Confession Restores Fellowship
If all my sins are forgiven in Christ, a believer may wonder, why do I need to confess my sins to God?
Our relationship with God as his children was established when we were born again. But our fellowship with God can ebb and flow based on our obedience. Through union with Christ by faith, we stand justified in his righteousness and there is nothing we, or anyone else, can do to remove that from us.1 Our communion with Christ, however, can more or less please him depending on whether or not we obey.
Human relationships function similarly. My children will always be my children, no matter what they do. But the quality of our fellowship depends greatly on how we relate to one another. They will sin against me and I will sin against them—but we will always be family. Thankfully, we have a Father in heaven who never sins against us.
The only right response to God’s steadfast love is to trust and obey him in order to please him.2 Striving to obey him springs from faith-filled joy in his love. Though sin does not break our relationship with God, it does affect our fellowship with him. It pushes him away. It grieves his heart. It creates temporary obstacles to our communion. A faithful response to sin, then, involves drawing near to God in faith through confession, repentance, and trusting the forgiveness of Jesus Christ.
Since fellowship with God is precious, don’t delay your confessions. Learn to keep short accounts with God. Healthy fellowship is sustained by frequent confession. Sometimes these will be short prayers, but we can also benefit from prolonged periods of focused prayer. As you confess, keep the enjoyment of fellowship with him central.
Confessing in this way purifies our hearts, deepens our humility, maintains our fellowship, and enables us to see the glory of Jesus all the more clearly. Repentance does not just give us a clear conscience before God; it also deepens our fellowship and grows us in holiness.
Confession Fosters Fear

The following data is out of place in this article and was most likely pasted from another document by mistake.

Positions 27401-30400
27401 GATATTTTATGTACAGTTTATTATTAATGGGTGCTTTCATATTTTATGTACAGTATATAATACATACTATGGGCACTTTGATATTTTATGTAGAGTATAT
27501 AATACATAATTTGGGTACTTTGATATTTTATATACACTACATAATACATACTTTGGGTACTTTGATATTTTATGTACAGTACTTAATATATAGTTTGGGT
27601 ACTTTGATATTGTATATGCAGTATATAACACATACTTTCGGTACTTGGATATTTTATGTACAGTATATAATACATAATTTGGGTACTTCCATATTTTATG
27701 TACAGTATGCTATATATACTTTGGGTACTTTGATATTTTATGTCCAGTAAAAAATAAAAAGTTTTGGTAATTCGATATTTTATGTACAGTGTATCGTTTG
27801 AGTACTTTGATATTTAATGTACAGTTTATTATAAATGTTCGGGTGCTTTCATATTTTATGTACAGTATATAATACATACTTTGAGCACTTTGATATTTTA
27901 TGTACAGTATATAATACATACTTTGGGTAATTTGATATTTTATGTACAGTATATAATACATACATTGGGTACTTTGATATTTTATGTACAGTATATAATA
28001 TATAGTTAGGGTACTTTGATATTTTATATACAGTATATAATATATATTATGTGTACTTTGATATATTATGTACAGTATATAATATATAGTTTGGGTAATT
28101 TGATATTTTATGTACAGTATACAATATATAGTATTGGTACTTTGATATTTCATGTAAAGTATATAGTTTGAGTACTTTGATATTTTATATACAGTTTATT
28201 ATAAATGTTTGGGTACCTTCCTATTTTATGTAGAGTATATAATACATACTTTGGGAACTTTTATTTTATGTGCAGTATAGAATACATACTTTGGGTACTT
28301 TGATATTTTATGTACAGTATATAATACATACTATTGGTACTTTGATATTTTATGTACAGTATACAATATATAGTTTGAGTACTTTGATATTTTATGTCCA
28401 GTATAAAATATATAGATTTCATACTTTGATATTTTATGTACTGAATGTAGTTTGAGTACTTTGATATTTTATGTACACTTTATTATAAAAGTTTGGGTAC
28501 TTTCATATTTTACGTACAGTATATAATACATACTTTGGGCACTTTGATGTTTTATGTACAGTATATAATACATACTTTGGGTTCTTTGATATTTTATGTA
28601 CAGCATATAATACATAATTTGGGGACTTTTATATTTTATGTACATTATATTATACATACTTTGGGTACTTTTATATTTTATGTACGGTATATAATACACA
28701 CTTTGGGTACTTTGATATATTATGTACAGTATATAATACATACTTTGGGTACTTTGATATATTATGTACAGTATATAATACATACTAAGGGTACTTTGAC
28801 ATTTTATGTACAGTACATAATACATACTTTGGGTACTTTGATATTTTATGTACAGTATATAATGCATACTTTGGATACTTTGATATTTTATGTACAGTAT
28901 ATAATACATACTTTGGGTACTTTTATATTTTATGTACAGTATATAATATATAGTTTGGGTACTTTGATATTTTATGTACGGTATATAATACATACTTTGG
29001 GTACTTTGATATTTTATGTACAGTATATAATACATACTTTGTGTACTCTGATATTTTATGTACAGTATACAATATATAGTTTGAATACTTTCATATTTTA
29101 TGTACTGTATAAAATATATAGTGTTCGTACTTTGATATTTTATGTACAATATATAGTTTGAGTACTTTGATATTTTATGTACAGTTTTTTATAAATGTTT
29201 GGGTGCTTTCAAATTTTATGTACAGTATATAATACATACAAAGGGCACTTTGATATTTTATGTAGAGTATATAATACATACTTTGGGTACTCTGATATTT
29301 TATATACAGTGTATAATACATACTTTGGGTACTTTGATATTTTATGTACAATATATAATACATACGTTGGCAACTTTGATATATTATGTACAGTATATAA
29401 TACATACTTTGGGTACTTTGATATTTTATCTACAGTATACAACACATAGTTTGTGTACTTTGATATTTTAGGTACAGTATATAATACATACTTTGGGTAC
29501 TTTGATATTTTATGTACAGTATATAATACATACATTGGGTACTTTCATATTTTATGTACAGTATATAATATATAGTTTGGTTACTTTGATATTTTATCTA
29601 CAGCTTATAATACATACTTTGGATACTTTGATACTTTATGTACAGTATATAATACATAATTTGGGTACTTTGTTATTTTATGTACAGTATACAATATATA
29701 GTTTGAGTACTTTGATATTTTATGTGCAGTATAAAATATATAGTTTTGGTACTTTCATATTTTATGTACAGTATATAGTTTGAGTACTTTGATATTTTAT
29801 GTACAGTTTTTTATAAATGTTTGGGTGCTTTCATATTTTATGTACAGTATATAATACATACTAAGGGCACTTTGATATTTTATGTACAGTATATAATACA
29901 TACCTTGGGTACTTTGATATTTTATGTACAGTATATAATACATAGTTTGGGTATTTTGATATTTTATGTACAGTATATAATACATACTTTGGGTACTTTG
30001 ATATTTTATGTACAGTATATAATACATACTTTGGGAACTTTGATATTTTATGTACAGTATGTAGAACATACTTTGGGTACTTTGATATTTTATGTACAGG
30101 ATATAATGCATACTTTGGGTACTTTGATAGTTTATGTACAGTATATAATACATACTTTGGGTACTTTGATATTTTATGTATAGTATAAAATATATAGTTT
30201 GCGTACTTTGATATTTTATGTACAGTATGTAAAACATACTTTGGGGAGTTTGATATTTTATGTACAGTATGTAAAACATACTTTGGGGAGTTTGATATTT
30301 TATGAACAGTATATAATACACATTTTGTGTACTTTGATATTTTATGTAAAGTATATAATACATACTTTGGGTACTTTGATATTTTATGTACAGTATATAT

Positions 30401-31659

In our flesh, we naturally fear the consequences of sin without actually fearing the God we offend. Scripture corrects this thinking:
If you, O Lord, should mark iniquities,
O Lord, who could stand?
But with you there is forgiveness,
that you may be feared. (Ps. 130:3–4)
Receiving forgiveness cultivates proper fear. Left to ourselves, we could not stand; if God were merely fair, he would strike us down. Yet in mercy he struck Christ instead and raised us with him. Seeing the cost of our forgiveness moves us to want to resist sin.
The devil knows his sin and trembles before God—but not with a fear leading to repentance. Those who have been forgiven, however, are freed to fear God rightly. For worshipful fear is not paralyzing, but tenderizing. A heart that shrugs at forgiveness reveals flippancy, not saving fear. But for those for whom sin is bitter, Christ is wonderfully sweet. Forgiveness restrains us from sin by cultivating reverence for the forgiver.
Confession Stirs Thankfulness
Confessing to God brings us face to face with the one who knows us fully, yet forgives us completely. Forgiveness produces thankfulness. As Jesus taught, the one who has been forgiven much loves much (Luke 7:47).
The connection between sexual purity and gratitude is clear: “Sexual immorality and all impurity or covetousness must not even be named among you, as is proper among saints. Let there be no filthiness nor foolish talk nor crude joking, which are out of place, but instead let there be thanksgiving” (Eph. 5:3–4).
His love is an everlasting love that was never earned and therefore can never be lost.
When discontented with what God has given, we become susceptible to immorality. When content with the gifts of God, however, we become less prone to indulge in the passing pleasures of sin.
A grumbling heart feels justified in sinful escapes, but a thankful one finds contentment in whatever God provides. Though mere willpower cannot produce thankfulness, meditating on Calvary can. Arnold Dallimore observes:
When we think too lightly of sin, we think too lightly of the Savior. He who has stood before his God, convicted and condemned, with the rope about his neck, is the man to weep for joy when he is pardoned, to hate the evil which has been forgiven him, and to live to the honor of the Redeemer by whose blood he has been cleansed.3
Meditate on the assurance of God’s love for you. Neither demon nor disaster can pry you from Christ’s grasp. His love is an everlasting love that was never earned and therefore can never be lost. Christ has called you and he will keep you (John 10:28–30; Rom. 8:28–39).
Thankfulness lifts our eyes from the disappointment of being single, the difficulty of marriage, the pressures of work, or the despair of broken dreams—and sets them on Christ who gave us everything when he gave us himself.
Take unhurried time, then, to honestly confess. There are no small, safe sins. But there is a good and gracious God. Pray the words of David:
Search me, O God, and know my heart!
Try me and know my thoughts!
And see if there be any grievous way in me,
and lead me in the way everlasting! (Ps. 139:23–24)
- See John 1:12–13; 10:28–29; Rom. 5:1–11; 8:29–39.
- See Rom. 12:1; 2 Cor. 5:9; Gal. 1:10; Eph. 5:10; Phil. 4:8; Col. 1:10; 1 Thess. 2:4; Heb. 11:6.
- Arnold A. Dallimore, Spurgeon: A Biography (Carlisle, PA: Banner of Truth, 1985), 14.
This article is adapted from Pure in Heart: Sexual Sin and the Promises of God by J. Garrett Kell.
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